If you don’t step up or stand how can you make change in your life and others. I was told as a kid “If you get a feeling of satisfaction or importance in your chest then it’s the right thing to do.” Someone needs an extra hand and you see someone struggling you don’t stay low and bury your head you step up and go help. Doesn’t matter what’s going on in your personal life, if you had a long day or just don’t want to be bothered you do it because it feels right. Stepping up to volunteer has nothing to do with personal gain. It is all to benefit for the greater good. You want to be a leader, you want to show that you have what it takes to get things done you stand up and volunteer. When I volunteer for something I do not think of what I can eventually get out of it, if it could be a move up the cooperate ladder, a reward or anything to benefit me. I think of the team and how can we all be better. if I have to step up and volunteer so my team can rise then that’s what I will do. Offensive line mentality “lead the way” you get no credit, you make everyone look good, but all you care about is helping your team. Volunteers are not weak they are the strongest, most prepared and intelginte people because they know what it takes to win and be successful.

  27. Casey Stoyell-Mulholland says:

    The concept of always volunteering first is a great idea. Never volunteer may keep you under the radar and out of trouble or give you less work to do, but flying under the radar isn’t the way to be successful or feel fulfilled. Everyone has a passion and is designed to thrive. Following your passion makes it easier to be the first volunteer or want to rise beyond expectations, despite perhaps not being compensated or outright recognized for it. Staying silent or never volunteering may keep one in their comfort zone and enable them a cheap sense of accomplishment since they aren’t getting reprimanded. However, risk is a necessary part of a fulfilling and successful life. Without putting yourself out there you may never fall down but you also will never reach your full potential. Being frightened to stand apart from the crowd is certainly more than understandable. Fear cannot be allowed to run your life, because if it does you won’t be able to accomplish all that you want to and all that you’re meant to. Volunteering first may seem like a big risk with the potential to fail and be ridiculed, but if it pays off it could be oh so sweet.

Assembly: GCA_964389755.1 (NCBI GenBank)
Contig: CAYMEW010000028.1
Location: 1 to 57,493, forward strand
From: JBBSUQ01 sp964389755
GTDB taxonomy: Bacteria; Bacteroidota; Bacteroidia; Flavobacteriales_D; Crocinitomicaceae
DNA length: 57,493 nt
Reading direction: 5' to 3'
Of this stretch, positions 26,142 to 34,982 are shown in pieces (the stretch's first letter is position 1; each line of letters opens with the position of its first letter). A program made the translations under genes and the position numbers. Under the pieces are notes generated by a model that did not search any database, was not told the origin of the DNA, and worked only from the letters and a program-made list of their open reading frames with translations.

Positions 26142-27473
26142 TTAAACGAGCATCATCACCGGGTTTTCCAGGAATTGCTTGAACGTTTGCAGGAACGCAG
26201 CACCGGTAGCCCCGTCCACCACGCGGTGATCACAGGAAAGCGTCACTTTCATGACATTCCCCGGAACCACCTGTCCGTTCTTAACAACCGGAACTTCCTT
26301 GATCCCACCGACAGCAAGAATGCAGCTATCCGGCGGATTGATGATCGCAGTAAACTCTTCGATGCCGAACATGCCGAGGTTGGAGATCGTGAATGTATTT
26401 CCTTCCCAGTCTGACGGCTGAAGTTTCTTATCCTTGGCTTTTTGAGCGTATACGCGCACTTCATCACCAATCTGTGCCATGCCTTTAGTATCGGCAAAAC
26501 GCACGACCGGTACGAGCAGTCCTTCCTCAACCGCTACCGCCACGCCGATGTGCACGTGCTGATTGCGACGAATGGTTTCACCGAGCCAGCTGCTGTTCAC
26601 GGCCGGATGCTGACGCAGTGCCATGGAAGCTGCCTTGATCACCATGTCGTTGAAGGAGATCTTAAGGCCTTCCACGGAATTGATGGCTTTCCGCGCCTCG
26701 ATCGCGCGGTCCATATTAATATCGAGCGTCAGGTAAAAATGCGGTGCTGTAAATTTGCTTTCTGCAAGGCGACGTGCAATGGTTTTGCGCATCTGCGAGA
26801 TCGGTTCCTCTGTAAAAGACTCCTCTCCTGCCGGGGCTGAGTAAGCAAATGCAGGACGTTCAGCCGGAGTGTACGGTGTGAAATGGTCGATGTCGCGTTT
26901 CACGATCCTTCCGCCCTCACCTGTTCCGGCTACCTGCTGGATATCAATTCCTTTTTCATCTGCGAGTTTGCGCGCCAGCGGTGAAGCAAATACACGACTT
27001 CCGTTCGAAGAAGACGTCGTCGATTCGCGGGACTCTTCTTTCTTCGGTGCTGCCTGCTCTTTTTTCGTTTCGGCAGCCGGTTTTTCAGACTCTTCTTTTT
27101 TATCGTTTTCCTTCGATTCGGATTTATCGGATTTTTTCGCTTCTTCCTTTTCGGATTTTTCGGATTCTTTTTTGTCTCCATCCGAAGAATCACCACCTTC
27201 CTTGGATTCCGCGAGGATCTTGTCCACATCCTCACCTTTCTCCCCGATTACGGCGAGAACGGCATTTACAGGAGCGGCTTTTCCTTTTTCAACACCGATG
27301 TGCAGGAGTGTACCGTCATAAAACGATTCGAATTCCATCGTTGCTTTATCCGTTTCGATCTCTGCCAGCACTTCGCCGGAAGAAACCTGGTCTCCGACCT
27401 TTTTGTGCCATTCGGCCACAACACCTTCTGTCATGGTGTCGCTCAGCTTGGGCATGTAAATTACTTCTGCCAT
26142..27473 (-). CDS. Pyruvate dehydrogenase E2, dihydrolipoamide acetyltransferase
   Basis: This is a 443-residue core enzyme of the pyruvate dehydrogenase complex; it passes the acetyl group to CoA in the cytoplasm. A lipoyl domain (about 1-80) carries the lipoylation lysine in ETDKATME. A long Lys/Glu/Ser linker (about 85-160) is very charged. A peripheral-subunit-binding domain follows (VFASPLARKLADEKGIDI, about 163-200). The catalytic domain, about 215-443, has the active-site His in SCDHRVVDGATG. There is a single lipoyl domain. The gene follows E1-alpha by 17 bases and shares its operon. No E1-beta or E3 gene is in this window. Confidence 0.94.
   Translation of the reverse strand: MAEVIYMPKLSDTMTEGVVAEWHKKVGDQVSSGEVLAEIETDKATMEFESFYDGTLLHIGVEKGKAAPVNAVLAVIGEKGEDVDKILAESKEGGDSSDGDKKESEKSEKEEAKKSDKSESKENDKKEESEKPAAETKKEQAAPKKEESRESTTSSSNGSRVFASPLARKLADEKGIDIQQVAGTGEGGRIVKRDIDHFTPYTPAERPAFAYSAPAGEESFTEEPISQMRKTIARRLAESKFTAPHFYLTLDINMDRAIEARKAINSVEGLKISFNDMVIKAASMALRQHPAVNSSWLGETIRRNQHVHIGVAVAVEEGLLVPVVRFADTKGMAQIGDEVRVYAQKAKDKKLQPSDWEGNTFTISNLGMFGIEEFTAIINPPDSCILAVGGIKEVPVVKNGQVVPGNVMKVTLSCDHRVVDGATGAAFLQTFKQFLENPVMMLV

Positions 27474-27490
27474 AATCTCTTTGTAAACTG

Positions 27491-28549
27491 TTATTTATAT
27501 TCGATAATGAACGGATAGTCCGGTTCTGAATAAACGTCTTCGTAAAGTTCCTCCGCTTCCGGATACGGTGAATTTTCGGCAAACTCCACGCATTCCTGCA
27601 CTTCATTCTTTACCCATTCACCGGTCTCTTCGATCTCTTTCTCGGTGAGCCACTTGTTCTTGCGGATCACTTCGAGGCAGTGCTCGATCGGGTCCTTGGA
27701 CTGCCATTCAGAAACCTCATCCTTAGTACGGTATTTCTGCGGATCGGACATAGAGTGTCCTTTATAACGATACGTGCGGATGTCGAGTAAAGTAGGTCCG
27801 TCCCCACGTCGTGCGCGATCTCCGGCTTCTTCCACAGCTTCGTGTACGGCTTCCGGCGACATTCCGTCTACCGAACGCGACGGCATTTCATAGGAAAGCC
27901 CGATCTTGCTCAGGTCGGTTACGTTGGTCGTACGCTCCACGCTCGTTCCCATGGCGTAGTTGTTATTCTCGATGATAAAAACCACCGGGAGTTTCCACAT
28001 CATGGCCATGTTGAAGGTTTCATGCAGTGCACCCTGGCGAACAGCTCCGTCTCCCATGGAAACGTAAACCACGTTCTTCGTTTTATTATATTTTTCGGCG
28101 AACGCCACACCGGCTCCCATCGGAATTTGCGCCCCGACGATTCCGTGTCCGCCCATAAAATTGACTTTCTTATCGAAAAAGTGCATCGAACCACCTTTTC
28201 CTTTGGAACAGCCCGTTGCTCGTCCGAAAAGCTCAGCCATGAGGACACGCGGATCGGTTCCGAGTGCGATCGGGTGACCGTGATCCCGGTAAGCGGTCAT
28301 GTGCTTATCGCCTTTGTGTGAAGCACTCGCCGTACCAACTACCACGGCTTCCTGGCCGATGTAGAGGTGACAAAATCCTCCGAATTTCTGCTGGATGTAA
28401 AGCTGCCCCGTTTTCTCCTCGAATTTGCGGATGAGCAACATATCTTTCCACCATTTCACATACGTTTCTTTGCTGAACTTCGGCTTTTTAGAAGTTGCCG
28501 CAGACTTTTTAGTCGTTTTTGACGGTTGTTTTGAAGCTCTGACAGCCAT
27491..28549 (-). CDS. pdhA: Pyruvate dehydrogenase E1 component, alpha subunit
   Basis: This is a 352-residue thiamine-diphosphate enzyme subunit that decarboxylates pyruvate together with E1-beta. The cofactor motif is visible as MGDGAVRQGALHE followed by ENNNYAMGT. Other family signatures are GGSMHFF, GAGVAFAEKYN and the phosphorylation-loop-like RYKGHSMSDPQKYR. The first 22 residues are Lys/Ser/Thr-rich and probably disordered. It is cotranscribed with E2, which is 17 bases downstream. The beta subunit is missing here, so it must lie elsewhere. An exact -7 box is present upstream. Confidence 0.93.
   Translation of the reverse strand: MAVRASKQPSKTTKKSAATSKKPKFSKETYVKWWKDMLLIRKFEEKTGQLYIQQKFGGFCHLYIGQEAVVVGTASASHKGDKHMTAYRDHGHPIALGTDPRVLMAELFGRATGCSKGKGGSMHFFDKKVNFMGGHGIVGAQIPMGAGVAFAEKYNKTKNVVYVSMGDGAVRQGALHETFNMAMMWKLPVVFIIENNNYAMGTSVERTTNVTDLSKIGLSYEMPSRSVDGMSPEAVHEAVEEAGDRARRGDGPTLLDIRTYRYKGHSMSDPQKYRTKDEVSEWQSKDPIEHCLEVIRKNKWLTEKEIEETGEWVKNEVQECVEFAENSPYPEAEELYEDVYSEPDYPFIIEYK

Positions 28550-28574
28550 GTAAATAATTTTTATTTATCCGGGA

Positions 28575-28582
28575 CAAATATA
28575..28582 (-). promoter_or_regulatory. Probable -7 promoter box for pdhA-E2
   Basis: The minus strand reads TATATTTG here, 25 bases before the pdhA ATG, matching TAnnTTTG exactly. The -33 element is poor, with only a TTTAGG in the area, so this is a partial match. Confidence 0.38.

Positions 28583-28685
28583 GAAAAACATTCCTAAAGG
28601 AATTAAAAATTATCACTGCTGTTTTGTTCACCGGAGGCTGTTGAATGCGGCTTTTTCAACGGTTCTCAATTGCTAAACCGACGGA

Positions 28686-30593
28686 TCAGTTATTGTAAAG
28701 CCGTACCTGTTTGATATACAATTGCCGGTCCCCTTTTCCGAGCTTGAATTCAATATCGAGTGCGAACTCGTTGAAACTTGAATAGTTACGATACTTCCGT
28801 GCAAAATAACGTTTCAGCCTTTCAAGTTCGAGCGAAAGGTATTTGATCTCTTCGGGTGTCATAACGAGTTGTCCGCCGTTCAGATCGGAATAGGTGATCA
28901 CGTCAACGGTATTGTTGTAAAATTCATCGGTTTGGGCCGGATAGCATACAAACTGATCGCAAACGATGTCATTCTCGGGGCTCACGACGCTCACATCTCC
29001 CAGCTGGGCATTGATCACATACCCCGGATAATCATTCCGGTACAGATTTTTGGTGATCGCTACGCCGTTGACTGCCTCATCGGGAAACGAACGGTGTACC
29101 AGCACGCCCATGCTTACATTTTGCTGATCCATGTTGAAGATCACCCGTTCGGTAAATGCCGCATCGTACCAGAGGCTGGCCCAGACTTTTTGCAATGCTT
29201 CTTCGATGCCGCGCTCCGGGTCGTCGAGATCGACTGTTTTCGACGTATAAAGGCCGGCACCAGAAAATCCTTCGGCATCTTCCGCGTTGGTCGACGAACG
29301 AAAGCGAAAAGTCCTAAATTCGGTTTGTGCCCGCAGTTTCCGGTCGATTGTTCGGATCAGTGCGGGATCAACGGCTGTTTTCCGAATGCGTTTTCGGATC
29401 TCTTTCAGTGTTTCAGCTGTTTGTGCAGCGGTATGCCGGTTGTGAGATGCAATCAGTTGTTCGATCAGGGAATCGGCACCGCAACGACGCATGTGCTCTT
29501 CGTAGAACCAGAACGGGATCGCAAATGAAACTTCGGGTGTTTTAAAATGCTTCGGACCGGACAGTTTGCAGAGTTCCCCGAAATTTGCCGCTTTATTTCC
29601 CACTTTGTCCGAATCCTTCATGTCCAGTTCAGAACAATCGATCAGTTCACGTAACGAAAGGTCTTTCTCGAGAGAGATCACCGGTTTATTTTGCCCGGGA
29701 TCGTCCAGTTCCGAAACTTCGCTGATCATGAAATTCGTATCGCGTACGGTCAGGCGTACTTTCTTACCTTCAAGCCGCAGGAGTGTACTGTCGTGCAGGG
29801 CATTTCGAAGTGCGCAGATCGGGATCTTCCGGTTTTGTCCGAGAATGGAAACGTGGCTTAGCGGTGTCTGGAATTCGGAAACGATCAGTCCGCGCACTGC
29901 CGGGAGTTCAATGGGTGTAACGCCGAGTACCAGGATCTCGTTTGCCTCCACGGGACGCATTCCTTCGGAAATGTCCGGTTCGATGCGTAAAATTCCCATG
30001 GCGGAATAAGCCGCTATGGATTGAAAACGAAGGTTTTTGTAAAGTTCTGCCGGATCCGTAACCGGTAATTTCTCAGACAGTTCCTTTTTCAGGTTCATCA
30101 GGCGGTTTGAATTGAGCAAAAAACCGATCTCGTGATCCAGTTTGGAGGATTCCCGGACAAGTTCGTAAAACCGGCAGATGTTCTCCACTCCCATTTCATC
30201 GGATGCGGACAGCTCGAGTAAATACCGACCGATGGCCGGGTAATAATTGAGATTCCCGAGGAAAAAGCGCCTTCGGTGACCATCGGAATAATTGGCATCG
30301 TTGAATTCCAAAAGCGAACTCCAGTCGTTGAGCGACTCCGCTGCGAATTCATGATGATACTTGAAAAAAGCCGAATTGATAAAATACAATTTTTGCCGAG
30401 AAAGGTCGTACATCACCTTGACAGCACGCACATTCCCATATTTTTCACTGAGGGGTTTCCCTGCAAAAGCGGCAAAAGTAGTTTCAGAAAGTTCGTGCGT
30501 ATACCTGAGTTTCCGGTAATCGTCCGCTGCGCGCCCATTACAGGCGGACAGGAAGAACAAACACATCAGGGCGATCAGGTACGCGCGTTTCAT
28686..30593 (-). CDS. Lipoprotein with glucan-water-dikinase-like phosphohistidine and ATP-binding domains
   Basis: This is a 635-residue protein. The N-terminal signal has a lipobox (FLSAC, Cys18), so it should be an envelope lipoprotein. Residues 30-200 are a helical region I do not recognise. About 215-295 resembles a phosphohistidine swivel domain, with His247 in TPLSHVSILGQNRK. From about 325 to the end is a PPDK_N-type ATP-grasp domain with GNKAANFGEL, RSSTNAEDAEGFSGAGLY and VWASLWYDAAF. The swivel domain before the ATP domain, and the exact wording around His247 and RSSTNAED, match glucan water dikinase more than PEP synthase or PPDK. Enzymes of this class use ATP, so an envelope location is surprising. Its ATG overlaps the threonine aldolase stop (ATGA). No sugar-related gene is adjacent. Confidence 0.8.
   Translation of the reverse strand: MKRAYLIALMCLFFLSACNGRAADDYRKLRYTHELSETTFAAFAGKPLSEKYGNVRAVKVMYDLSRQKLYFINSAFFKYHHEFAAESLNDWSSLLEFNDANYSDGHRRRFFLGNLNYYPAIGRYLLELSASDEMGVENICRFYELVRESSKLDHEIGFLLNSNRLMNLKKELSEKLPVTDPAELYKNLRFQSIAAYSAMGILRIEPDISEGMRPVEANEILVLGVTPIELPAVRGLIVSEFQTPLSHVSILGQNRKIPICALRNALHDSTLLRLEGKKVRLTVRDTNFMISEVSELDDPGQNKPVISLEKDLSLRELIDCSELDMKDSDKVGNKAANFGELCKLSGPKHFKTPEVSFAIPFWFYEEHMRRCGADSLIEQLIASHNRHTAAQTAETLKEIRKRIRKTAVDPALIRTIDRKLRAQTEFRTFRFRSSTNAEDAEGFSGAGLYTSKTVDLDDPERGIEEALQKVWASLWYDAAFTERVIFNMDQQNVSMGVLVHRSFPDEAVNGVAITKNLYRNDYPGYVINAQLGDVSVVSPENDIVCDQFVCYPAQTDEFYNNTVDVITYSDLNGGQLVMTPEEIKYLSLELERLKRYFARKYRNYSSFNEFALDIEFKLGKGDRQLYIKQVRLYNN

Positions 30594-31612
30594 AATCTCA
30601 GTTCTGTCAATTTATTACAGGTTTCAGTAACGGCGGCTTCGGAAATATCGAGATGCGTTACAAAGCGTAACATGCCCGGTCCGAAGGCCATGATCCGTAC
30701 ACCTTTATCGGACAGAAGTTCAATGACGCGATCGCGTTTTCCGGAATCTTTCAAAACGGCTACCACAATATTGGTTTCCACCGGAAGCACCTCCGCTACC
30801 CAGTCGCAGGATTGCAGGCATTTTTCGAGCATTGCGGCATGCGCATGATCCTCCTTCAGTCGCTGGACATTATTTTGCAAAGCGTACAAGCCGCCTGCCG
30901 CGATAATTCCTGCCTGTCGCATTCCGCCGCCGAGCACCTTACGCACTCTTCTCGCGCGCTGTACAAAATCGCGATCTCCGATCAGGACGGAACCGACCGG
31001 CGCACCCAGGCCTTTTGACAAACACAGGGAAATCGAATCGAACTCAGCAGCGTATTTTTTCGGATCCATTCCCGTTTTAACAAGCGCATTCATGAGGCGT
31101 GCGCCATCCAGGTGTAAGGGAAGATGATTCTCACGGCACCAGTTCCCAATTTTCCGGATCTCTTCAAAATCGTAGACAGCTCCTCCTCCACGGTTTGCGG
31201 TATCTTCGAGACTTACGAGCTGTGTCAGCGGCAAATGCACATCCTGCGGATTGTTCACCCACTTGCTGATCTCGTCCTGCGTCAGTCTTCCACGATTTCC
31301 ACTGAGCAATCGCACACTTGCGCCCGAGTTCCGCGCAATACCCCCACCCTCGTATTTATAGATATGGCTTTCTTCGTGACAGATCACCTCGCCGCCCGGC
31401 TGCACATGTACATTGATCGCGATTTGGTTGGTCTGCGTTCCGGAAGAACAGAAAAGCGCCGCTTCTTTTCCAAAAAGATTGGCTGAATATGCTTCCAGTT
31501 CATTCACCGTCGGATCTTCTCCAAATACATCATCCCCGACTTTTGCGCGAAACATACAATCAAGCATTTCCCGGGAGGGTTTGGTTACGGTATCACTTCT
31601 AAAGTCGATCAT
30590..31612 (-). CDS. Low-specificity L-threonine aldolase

28. Chelsi Marcellana says:

    As a Navy intern for almost 2 years now, I have heard of this very popular “truism.” In fact, when I volunteered to lead the Intern council on base at my hometown, my supervisor (who was a former Army soldier), told me to not to volunteer. This saying is very popular among all branches of the military. However, since I volunteered to lead the Intern council, it has linked me to important connections and set me apart from the other interns. Since I took on this leadership role (even when my supervisor told me not to, because it will be extra work with no reward), I was able to use my connections to score an internship at the Navy Yard during the school year. So I say, forget the saying of “never volunteer!” I was able to prove this “truism” wrong directly and have reaped the rewards of stepping up. Especially as an intern, students must do whatever necessary to set them apart from the rest. Bosses are always impressed with interns that are proactive. Volunteering often leads to networking which leads to great opportunities, which it did for me. That being said, I will always take the military saying of “never volunteer” head on.

  29. Julia Barakat says:

    This article makes some really good points on why people should volunteer first. It listed some relatable advantages. It really is true that no one is paying attention to the first person who volunteers because they are too busy thinking about what they are going to say. Whenever I think back to the situations in class where everyone in the class had to speak, I don’t remember ever actually listening to the person who volunteered to go first.